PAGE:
Gregg describes his awe-filled experience visiting the house where Schubert was born in Vienna.
It's so easy to find oneself attracted to the music of Franz Schubert. His unmatched gift for lyricism makes him so approachable, so comprehensible; and we feel ourselves being pulled into his musical world – in my case, at a very early age. But now, with the wisdom of my years, my appreciation for Schubert has deepened. For lying within this musical world of color and melodic beauty is a powerful undertow of mystery, of light and dark, of profundity beyond the years of a young genius who lived only until the age of 31. January 31st, 2013 marks the 215th anniversary of Schubert's birth - so I thought it was an opportune time to share my thoughts on one of my all-time favorite composers.
by Jonathan Biss (Pianist Jonathan Biss decodes the unconventional relationship between Robert Schumann and his wife Clara in this second essay for our week dedicated to this composer. Click the audio link above to hear him play Schumann and discuss his work with Performance Today host Fred Child.)
Glenn Gould was born 80 years ago today. To listeners of classical music, Gould was an iconoclastic pianist, most famous for the interpretations of Bach that, in his day, stirred controversy for their relative strangeness. To everyone else, Gould was a broadcaster and essayist.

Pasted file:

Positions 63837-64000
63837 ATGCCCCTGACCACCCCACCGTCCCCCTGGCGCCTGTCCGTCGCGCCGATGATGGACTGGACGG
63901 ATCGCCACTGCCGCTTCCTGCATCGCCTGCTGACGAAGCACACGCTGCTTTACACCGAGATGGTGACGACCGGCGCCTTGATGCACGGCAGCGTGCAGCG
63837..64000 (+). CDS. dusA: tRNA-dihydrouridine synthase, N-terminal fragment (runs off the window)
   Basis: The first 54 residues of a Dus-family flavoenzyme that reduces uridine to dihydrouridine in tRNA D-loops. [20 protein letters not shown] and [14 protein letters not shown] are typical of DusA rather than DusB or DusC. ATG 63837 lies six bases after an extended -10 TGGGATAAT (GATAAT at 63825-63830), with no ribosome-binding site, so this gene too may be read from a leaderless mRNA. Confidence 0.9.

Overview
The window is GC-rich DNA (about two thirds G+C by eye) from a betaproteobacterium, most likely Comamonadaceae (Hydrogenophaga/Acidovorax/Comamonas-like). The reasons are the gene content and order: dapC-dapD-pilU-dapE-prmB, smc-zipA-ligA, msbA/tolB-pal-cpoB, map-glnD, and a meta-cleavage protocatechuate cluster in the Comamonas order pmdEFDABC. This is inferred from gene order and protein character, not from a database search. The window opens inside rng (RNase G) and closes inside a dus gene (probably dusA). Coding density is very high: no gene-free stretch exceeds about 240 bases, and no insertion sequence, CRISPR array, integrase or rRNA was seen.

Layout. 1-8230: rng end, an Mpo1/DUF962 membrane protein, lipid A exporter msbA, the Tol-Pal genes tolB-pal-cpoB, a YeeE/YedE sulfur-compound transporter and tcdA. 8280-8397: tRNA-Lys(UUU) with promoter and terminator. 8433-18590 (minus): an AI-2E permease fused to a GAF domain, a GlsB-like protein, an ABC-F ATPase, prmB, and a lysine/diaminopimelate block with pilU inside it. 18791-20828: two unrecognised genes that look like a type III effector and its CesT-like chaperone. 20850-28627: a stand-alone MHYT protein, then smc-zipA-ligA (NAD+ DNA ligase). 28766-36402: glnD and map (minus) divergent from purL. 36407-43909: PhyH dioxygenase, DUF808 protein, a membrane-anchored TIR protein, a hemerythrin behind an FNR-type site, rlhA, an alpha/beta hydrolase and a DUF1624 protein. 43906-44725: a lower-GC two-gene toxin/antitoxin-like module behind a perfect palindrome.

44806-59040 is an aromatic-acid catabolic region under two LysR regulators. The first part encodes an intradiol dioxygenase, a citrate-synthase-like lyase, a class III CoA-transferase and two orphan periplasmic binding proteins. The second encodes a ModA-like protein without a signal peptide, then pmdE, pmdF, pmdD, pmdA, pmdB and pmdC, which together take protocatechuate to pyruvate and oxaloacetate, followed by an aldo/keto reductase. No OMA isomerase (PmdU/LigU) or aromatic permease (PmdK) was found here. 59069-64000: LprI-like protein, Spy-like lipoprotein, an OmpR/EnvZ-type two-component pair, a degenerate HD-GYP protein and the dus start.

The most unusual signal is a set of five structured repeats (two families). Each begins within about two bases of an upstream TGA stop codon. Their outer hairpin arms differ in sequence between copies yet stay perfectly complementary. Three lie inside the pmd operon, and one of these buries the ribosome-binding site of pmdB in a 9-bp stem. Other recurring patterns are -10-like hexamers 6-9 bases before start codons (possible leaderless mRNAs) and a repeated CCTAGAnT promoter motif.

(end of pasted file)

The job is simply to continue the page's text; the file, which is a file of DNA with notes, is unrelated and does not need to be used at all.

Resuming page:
The Knabe baby grand did a cartwheel and landed on its back, legs poking into the air. A Lester upright thudded onto its side with a final groan of strings, a death-rattling chord. After 10 pianos were dumped, a small yellow loader with a claw in front scuttled in like a vicious beetle, crushing keyboards, soundboards and cases into a pile.
The site, a trash-transfer station in this town 20 miles north of Philadelphia, is just one place where pianos go to die. This kind of scene has become increasingly common. The value of used pianos, especially uprights, has plummeted in recent years.
It is a grim vision of the classical music concert: a sea of hollow-eyed faces in the dark, shushing the slightest peep during boring evenings stifled by ritual. The antidote? Audience members should be able to laugh, to clap in midperformance and to whoop with joy, if so moved.